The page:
Logging, particularly the practice of clear-cutting forests (removal of all trees in a designated area), destroys important habitat for numerous species. Clear-cutting or extensive logging can also lead to significant erosion, harming both soils and aquatic habitats, which become blocked with soil.
Numerous other forms of human activity result in habitat destruction and degradation. Grazing by domestic
livestock has a direct impact on numerous plant species, as well as animal species that compete with livestock. Mining destroys vegetation and soil, and also degrades habitat through pollution. Dams destroy aquatic habitats in rivers and streams. Finally, human recreational activity, particularly the use of off-road vehicles, results in the destruction of natural habitat. Czech, Krausman, and Devers reported that recreational activity has a particularly detrimental effect on species in California, Hawaii, Florida, as well as species in the Mojave Desert, which includes portions of Arizona, California, Nevada, and Utah.
Human land-use patterns often result in the fragmentation of natural habitat areas that are available to species. Studies have shown that habitat fragmentation is occurring in most habitat types. Habitat fragmentation can have significant effects on species. Small populations can become isolated, so that dispersal from one habitat patch to another is impossible. Smaller populations are also more likely to become extinct. Finally, because there are more "edges" when habitats are fragmented, there can be increased exposure to predators and increased vulnerability to disturbances associated with human activity.
Global warming is a phenomenon associated with the enhanced greenhouse effect. Gases such as carbon dioxide and methane in the atmosphere absorb and maintain heat in the same way that glass traps heat in a greenhouse. This natural greenhouse effect keeps Earth warm and habitable for life. (See Figure 1.6.)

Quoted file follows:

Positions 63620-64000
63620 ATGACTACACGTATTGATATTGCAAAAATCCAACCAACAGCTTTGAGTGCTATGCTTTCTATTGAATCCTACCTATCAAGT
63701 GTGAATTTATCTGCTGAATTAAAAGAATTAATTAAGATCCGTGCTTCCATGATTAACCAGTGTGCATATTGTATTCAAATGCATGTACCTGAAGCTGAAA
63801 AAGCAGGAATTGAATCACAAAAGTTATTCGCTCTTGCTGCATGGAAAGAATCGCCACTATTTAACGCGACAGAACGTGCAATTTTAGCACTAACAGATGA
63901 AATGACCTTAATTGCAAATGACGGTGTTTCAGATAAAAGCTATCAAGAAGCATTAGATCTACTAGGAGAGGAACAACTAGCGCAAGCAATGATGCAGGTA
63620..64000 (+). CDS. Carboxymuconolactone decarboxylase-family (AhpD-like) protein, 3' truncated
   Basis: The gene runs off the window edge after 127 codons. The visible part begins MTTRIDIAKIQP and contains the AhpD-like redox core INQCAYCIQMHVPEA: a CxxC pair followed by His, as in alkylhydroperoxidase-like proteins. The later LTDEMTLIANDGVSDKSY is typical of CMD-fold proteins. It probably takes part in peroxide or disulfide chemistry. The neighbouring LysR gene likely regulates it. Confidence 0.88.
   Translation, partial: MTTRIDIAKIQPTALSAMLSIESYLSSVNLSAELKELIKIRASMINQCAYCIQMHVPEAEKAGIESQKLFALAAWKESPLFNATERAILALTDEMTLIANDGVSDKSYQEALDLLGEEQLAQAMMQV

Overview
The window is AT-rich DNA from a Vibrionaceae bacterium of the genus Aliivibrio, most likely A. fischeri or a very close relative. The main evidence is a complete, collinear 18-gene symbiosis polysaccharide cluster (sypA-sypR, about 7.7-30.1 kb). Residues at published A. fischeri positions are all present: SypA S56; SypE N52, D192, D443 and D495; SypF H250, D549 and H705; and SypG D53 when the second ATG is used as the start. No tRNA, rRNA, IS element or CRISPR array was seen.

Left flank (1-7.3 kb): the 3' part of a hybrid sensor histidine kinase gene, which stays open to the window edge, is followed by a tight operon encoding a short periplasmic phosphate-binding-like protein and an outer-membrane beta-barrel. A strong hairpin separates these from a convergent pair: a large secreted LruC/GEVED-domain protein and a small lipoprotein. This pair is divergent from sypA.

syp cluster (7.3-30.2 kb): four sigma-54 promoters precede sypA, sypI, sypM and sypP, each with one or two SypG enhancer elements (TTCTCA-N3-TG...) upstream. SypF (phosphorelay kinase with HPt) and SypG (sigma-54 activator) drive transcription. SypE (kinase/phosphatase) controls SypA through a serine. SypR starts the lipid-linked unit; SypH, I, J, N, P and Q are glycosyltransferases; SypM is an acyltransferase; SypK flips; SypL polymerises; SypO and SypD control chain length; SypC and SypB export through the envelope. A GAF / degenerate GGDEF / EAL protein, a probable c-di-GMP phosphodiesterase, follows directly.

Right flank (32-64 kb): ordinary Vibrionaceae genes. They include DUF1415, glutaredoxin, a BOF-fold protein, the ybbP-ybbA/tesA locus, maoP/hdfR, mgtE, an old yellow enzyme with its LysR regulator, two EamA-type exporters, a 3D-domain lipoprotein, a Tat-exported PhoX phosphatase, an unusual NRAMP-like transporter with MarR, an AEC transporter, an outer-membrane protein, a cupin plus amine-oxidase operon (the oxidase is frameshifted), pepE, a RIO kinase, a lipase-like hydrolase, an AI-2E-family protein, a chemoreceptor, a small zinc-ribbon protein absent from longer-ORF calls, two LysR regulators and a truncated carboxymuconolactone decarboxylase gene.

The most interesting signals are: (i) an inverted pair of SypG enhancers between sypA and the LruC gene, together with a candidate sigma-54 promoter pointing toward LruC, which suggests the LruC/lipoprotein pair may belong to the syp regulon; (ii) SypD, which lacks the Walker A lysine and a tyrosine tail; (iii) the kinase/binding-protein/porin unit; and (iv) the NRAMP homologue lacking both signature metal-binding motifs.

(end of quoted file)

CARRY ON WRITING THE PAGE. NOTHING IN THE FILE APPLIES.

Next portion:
An enhanced greenhouse effect refers to the possible increase in the temperature of Earth's surface due to the release of excessive amounts of greenhouse gases from the burning of fossil fuels. Figure 1.7 shows that the global average of carbon dioxide in the atmosphere has increased dramatically since the early 1980s. A global temperature increase has also been compellingly documented, as shown in Figure 1.8, and has already had important effects on ecosystems worldwide.
According to ecologist Chris D. Thomas in "Extinction Risk from Climate Change," (Nature, no. 427, January 2004), a study of habitats comprising 20% of the Earth's surface suggested that 15% to 37% of the world's species may be extinct by 2050 if recent warming trends continue. Summarizing his findings, Thomas said, "The midrange estimate is that 24% percent of plants and animals will be committed to extinction by 2050. We're not talking about the occasional extinc-tion—we're talking about 1.25 million species. It's a massive number."
FLGURE 1.6 The greenhouse effects "The Greenhouse Effect," in EPA Global Warming site: Climate, U.S. Environmental Protection agency, January 7,2000, http://yosemite.epa.gov/oar/globalwarming.msf/content/climate.html(accessed April 4, 2006)